Hamilton Herald Masthead


Front Page - Friday, November 25, 2016

Social media tips for real estate professionals

As social networking sites become a standard advertising and marketing tool, familiarity  with best practices and risk management has become essential for real estate agents, according to the social media risk management session, “I Don’t Give a Twit,” presented this month at the 2016 Realtors Conference & Expo.

The National Association of Realtors 2016 Member Profile shows 70 percent of all Realtors now use social networking sites as part of their regular business practices, an increase from 65 percent in 2015.

As more agents and brokers venture into the social media sphere, it is vital to have a thorough understanding how these sites are regulated, monitored and utilized, both by those in real estate and clients.

Trista Curzydlo, principal member of C4 Consulting, spoke during the session about how to minimize potential risk online and best practices to deal with the fallout from any social media missteps or negative online reviews.

“When we talk about social media and social media risk management, it’s important to think about it in terms of who is viewing your online activity, as well as why and where online they are viewing it,” Curzydlo says.

“With 90 percent of buyers utilizing internet resources at some point during their home buying process, it is essential for agents and brokers to develop a social media policy with rules governing how these online tools are used to protect your online professional brand.”

Curzydlo recommends the following best practices for maintaining control of a professional online presence:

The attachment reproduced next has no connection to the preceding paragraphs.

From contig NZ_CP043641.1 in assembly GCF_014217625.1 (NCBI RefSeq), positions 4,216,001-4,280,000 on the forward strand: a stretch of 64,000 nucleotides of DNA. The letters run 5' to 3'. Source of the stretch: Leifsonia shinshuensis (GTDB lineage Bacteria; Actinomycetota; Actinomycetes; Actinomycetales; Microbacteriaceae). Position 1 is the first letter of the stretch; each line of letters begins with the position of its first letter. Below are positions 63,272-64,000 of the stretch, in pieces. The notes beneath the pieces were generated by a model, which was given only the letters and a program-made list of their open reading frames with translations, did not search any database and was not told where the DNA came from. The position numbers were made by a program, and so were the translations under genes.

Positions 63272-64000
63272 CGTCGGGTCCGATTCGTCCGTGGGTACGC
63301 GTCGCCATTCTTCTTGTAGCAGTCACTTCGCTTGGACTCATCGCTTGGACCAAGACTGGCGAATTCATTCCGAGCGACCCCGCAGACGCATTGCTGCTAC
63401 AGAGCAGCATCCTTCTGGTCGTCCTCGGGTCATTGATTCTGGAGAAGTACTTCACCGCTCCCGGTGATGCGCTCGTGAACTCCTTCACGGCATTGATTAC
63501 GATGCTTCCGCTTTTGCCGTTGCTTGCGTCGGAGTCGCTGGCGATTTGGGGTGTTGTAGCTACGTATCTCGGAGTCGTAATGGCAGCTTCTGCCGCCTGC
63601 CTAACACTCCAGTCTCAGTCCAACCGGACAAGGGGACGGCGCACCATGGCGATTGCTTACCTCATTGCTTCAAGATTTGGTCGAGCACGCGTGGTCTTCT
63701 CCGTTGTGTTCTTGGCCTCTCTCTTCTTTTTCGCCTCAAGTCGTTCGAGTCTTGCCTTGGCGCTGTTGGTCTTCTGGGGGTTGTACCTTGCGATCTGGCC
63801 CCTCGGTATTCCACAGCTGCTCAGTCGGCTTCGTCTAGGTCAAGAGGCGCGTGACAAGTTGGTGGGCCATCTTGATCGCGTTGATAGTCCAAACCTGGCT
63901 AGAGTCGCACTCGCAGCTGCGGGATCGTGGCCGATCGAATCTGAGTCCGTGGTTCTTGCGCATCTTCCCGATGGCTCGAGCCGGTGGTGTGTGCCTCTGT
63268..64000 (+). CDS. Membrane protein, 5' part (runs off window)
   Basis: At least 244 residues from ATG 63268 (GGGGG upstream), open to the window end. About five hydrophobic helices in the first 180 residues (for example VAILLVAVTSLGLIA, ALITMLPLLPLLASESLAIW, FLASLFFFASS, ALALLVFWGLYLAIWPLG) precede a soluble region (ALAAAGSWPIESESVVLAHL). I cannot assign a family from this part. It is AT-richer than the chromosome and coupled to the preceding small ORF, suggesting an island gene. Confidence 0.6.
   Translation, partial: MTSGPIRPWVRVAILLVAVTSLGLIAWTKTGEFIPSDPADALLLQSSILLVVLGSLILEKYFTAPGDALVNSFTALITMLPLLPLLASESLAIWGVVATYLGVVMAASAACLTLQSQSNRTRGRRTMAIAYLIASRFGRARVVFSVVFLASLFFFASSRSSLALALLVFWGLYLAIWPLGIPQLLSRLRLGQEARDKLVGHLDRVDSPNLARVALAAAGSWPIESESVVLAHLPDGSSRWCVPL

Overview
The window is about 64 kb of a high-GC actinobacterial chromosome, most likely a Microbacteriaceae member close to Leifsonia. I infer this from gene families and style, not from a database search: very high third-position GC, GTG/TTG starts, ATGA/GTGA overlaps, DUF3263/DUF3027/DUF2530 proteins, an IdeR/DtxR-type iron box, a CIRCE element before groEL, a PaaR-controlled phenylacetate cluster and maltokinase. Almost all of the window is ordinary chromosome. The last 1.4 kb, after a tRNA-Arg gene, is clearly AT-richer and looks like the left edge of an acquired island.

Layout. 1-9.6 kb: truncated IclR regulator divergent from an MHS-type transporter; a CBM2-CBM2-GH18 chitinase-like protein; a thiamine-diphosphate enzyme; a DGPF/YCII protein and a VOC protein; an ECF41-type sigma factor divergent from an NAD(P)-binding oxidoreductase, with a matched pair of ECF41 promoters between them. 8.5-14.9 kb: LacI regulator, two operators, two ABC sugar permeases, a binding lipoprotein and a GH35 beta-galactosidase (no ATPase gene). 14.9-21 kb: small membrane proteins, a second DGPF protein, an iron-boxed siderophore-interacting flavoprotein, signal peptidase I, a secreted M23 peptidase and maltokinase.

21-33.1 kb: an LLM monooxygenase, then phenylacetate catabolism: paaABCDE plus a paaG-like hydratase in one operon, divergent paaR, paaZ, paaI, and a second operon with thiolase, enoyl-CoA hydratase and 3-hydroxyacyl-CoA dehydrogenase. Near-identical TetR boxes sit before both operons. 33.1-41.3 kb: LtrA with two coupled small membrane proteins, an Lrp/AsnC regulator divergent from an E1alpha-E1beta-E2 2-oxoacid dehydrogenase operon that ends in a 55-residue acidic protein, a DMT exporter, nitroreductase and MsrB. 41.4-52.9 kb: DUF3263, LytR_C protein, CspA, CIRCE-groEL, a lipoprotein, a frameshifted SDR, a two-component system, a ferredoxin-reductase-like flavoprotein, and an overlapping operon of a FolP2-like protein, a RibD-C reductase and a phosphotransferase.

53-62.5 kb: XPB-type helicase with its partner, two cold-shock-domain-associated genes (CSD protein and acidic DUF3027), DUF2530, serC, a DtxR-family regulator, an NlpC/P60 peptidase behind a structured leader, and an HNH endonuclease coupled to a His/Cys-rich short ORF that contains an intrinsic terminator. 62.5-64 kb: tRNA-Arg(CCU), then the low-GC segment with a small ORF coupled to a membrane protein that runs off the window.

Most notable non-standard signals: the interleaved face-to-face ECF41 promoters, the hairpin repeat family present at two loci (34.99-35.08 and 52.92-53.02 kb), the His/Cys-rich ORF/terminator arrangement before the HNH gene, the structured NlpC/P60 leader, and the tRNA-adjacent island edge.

Do not assume making a post viewable to only a certain set of people means that those people are the only ones who will see the post.

Establish a Google alert for your name, listings and business. These alerts can also make you aware of any online comments made about you, positive or negative, that could affect your brand.

When faced with a negative online review or social media post, make sure your response does not bring more negative attention to the issue. Always attempt to counter something negative with a positive.

Curzydlo also says real estate professionals should be educated about their intellectual property rights when it comes to photographs they take of their listings.

“As independent contractors, real estate agents need to be aware of who owns the copyrights to their photographs – do they or their broker own them? This can affect future marketing efforts if agents ever decide to leave their brokerage,” Curzydlo says.

“When you use any social media tools, it’s also necessary to look at the terms of use and know if you’re giving up your rights to your intellectual property by posting it on that site.”

Source: NAR